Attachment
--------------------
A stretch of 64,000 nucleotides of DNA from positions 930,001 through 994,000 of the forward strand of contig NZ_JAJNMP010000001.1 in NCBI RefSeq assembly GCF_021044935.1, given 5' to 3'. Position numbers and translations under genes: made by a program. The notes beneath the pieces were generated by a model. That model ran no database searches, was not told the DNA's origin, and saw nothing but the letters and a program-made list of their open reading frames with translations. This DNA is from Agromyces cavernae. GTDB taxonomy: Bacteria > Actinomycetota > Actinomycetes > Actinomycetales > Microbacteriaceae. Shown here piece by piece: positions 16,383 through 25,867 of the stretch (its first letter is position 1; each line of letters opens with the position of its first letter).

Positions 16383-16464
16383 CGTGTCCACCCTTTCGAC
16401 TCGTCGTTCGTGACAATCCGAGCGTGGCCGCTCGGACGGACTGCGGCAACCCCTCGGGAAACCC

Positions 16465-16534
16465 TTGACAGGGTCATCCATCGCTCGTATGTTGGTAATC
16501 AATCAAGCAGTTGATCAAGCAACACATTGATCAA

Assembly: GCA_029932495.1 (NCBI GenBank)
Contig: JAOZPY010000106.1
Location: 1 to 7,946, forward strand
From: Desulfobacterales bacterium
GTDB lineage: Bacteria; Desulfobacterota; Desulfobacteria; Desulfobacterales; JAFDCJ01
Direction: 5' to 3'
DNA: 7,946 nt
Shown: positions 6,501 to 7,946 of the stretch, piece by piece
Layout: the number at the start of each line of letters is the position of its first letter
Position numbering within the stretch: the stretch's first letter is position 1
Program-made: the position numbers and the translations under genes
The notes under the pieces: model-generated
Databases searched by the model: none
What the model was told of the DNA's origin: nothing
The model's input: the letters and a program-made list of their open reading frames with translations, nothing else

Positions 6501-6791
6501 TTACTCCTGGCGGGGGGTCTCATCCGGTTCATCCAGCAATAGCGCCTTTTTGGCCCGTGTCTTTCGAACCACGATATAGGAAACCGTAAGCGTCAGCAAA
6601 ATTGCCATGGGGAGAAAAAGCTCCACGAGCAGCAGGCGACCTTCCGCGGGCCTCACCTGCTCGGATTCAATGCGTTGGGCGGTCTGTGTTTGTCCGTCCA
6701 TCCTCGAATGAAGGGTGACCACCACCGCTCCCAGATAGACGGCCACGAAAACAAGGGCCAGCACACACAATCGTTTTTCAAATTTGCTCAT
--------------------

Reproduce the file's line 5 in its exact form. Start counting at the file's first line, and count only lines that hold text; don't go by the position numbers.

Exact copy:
Positions 16465-16534